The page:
The visual appearance of a work of art object results not only from the techniques and materials used during its creation, but also the cumulative, sometimes complex physical history which results in its present condition. How does our knowledge about the technique, materials, and state of conservation inform our particular art historical interpretation of an object? How are we challenged to reconstruct the former appearance, meaning, and even the function of an artwork based on our understanding of its current state? Topics touching on these issues from a wide diversity of objects, media, historical periods and cultures are sought for submission and discussion.

Kenneth Bé, Gerald Ford Conservation Center, kbe.lute@gmail.com

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The Garden as Ideal

Because of the way gardens foreground the complex relationship between art and nature, they typically give physical form to various ideals regarding nature and its role in the constructed environment. This panel invites papers addressing gardens throughout history as these spaces shaped visions of how the world – or at least a portion of the world – should be ordered. Presentations might address issues of paradise, the garden as a sacred space, themes of knowledge construction, notions of nature perfected, the function of geometry, or the picturesque.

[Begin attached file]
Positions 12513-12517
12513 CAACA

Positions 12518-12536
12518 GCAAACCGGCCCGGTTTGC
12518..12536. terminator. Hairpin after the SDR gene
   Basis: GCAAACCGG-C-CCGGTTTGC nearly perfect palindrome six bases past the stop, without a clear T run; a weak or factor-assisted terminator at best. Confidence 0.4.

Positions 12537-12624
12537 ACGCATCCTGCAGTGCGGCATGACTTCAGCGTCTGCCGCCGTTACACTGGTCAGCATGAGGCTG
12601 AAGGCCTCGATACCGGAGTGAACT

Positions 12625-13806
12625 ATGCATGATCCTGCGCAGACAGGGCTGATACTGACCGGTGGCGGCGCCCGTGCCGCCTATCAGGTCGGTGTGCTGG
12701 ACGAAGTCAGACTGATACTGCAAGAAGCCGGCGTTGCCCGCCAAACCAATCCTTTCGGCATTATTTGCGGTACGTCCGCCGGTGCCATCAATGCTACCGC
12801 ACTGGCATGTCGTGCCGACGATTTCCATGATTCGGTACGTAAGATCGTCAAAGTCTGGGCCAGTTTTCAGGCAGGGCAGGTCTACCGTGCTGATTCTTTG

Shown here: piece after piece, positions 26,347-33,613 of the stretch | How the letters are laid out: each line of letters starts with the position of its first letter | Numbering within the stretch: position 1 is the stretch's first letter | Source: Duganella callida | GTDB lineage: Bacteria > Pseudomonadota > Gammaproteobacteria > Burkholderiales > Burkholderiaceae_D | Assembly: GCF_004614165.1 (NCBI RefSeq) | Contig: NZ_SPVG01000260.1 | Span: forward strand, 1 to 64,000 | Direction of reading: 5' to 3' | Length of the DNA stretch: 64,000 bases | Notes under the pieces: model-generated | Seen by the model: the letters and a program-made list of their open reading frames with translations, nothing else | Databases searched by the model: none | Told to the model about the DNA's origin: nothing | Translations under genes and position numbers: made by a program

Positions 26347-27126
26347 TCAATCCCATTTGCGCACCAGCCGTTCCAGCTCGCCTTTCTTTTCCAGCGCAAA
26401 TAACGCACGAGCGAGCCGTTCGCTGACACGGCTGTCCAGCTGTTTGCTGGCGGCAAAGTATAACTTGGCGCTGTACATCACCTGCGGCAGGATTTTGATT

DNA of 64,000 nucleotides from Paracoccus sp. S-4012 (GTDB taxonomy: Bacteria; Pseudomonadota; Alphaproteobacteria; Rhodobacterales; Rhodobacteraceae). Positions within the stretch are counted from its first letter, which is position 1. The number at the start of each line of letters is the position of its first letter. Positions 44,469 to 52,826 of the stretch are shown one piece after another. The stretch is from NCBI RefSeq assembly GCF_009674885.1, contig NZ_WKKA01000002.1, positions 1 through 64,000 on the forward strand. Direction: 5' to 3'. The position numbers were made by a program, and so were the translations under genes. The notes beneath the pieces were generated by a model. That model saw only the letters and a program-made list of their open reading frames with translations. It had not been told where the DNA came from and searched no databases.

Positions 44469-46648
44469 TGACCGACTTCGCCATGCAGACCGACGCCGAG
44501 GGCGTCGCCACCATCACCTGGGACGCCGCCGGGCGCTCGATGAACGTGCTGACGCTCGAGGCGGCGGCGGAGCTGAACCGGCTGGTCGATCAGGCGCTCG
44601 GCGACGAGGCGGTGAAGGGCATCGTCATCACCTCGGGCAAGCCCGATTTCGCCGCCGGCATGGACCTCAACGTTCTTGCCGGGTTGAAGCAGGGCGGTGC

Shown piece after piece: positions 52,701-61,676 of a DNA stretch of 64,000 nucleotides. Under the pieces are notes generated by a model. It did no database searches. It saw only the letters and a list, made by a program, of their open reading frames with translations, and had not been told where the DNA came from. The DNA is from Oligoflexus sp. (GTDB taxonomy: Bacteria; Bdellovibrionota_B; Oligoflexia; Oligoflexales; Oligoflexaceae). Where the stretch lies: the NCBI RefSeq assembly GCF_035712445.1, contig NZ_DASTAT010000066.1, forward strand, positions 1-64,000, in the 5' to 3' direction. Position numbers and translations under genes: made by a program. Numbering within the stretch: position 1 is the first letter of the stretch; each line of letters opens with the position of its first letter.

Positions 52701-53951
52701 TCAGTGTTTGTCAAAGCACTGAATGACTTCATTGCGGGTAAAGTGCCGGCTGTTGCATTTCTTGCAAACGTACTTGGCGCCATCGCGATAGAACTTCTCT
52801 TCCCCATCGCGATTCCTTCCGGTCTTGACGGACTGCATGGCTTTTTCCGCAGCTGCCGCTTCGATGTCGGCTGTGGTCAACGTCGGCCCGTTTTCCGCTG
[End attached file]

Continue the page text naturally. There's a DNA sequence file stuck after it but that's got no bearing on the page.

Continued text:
Craig Hanson, Calvin College, CraigAshleyHanson@gmail.com

Call for Papers: Cultural Production of Natural Knowledge

Posted in Calls for Papers by Editor on September 28, 2010

The Cultural Production of Natural Knowledge, 1700-1850
Institute of Advanced Study, University of Warwick, 30 October 2010

Paper proposals due by 29 September 2010